start sporting next week, in whose direction I laugh coquettishly, and whose
cookie preference I determine and scour recipes for and make dozens of test
batches of before presenting them with a cute little shuffle to secure his
As much as I like standing out in a crowd and wearing stuff
that not everyone has, largely resurrected from the '70s, thanks to Etsy or eBay, from someone's closet
in Cleveland or Detroit or some other place I'd think unlikely, or even from my
own closet from the '90s, and as much as I feel giddy when someone compliments
my gogo boots, I often think how much easier it would be just limit my get-up to
faded old boot-but jeans, black or gray T-shirts, boots, and a scarf, leaving the
most colorful part of the ensemble to my language.
Brian's dad finally says he gets it. He's willing to concede that his son may have
a crush on the number 8.
"Heck, it's got a great figure," he says.
"A lovely bust and hips," Brian's mom says.
"It's got nothing to do with that," Brian says.
He doesn't see the number that way. He tells his parents it embarrasses him to
think of the number as having human characteristics, objectified like this.
"Is this your way of trying to tell us the number 8 is
a man?" his dad says, pausing the tamping of cherry tobacco in his pipe.
"I'm cured? The
chemo and radiation? It's all
over?" Evans nearly knocks over the
bedside stack of books as he struggles to sit up.
"Well, yeah. I
mean, you never had cancer," his dad says.
Evan's elated. He's
also confused. He wonders if his best friend's
dad will take on a malpractice case.
"We faked it," his mom says. "We shaved your head for
"We thought the scare would make you become one of
those people who gets off his ass and actually does something with what little
time he has left," his dad says.
"But we were wrong."
Every year, around Pride, my long-time friend Chris A. thanks
me for being an "ally". And
every year I think, "Why does he need to thank me for that?" It seems like such a natural thing to
do. Indeed, I don't even realize there
is even anything TO do. It's as natural
as, say, breathing or blinking or loving dogs.
In light of the Orlando massacre and my gayboyfriend's relaying
of a hate-filled incident he witnessed from his rooftop during the Brooklyn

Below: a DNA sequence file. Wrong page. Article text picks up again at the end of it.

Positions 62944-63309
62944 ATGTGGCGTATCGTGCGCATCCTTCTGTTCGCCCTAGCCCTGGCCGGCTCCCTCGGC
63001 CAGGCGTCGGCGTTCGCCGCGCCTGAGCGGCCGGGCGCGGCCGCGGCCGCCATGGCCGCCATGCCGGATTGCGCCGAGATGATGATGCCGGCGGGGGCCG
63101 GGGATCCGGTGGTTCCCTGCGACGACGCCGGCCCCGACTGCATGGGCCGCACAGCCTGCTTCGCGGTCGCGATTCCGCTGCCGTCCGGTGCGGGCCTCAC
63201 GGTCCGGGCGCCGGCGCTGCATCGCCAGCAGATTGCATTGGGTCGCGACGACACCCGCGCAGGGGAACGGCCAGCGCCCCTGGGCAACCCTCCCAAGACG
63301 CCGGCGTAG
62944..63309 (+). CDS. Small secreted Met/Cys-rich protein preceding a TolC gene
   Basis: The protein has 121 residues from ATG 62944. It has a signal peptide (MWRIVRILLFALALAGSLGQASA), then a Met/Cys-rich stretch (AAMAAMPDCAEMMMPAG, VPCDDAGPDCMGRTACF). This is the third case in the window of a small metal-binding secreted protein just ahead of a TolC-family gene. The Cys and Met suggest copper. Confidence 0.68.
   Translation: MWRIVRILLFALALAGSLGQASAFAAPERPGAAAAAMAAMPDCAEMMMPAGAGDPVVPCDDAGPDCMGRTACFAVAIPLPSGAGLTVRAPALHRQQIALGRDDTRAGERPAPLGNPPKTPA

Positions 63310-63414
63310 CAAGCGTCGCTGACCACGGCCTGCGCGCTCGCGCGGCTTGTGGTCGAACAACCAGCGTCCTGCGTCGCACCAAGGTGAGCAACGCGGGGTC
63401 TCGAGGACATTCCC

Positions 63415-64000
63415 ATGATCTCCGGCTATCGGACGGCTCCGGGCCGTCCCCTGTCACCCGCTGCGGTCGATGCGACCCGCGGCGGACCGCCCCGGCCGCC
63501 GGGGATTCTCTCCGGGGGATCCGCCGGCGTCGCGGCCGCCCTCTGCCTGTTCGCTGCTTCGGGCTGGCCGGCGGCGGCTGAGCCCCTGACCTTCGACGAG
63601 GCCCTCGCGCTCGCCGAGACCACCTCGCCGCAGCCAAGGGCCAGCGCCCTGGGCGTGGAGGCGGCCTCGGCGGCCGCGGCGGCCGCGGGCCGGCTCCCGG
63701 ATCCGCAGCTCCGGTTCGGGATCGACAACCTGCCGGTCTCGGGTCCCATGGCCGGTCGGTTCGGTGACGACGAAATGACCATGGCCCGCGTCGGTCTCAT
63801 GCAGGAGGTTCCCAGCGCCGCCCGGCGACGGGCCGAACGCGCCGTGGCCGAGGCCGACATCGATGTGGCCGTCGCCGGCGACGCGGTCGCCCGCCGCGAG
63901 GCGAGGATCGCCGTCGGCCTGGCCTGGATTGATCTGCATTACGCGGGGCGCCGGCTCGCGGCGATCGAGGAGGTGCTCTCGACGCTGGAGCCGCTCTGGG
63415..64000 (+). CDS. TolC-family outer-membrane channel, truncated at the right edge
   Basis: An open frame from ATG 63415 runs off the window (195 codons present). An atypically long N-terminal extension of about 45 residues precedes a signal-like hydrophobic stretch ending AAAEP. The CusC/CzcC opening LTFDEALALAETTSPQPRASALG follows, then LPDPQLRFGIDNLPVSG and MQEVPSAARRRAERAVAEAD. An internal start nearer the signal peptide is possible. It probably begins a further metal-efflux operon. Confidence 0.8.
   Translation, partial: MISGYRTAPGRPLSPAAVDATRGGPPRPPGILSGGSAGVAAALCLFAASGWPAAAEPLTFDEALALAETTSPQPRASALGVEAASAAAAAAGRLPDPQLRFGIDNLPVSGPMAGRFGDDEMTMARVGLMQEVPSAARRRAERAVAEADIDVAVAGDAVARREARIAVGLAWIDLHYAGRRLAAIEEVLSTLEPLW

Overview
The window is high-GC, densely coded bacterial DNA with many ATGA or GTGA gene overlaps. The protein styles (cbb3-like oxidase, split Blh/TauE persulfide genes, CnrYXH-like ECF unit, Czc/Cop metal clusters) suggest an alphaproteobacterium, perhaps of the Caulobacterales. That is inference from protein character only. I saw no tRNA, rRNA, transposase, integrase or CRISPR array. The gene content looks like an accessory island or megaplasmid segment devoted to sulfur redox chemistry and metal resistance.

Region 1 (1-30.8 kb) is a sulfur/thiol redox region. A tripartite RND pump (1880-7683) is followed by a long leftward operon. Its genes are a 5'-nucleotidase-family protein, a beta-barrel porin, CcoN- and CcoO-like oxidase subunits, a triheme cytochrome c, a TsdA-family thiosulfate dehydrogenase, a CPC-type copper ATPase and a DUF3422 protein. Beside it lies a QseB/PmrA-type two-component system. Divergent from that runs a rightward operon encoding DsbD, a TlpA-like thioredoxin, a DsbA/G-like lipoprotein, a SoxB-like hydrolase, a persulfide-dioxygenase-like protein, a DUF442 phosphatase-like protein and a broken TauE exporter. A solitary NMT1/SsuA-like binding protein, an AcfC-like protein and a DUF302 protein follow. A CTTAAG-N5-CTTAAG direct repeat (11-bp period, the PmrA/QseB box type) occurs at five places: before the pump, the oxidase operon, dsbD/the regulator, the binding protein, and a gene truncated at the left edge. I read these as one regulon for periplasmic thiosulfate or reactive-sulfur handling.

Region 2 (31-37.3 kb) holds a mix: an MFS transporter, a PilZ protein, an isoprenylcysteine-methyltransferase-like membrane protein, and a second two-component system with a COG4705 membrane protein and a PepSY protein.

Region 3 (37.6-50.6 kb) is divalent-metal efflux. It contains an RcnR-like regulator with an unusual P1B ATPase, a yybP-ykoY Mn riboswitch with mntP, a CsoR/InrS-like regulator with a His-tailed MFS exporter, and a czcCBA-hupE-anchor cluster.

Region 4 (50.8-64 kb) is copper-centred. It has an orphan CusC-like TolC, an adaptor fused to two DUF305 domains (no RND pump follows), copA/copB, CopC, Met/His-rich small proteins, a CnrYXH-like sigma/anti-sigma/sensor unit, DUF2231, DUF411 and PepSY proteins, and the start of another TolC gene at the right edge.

Pride parade, I see now why Chris thanks me.
You're welcome. I'm
an ally for life, my loves.
The thought of going on a "sketch crawl" with a
bunch of "urban sketchers" fills me with dread. The notion of being among a group of people
sitting around with their little sketchbooks and pens and paints, sipping coffee
drinks is nothing I have any desire to do, and nobody has asked me to do it. Just reading about it online, in Sketchbook
Skool comments and blogs makes me want to scrawl the word "NO!" on
people's faces with a Sharpie. This,
like almost everything else in my life, is something I must do alone. "Community" is not my thing.
How is it that it took this long for me to finally meet an
adorable groovy guy who lives in this building, whose name I'd been seeing on
packages for a while now, who was immediately enchanted with Lola, who'd tiptoed
into the front hallway before he entered from outside, and who I'd just scooped
up to impede her exploration, and about whom he said, upon learning of her
one-eyed-ness, "Oh, that's beautiful!" How
long do I wait before I can announce that we're "in a relationship"? Should I try to find him on Facebook
first? What's the proper protocol?
It's too late.
I've made the mistake of not only looking in the general direction of
the pretty new trainer but I made fleeting eye contact. And now she's behind me, giving unsolicited tips
about the exercise I'm doing, and I'm indulging her so she'll feel useful and
then go on her way. I make the even
bigger mistake of engaging her in a minor discussion and now she's offering an
Equifit evaluation and when I make general declining sounds, she says she'll
get back to me about it. Instantly I
hate that now I'll have to find another gym.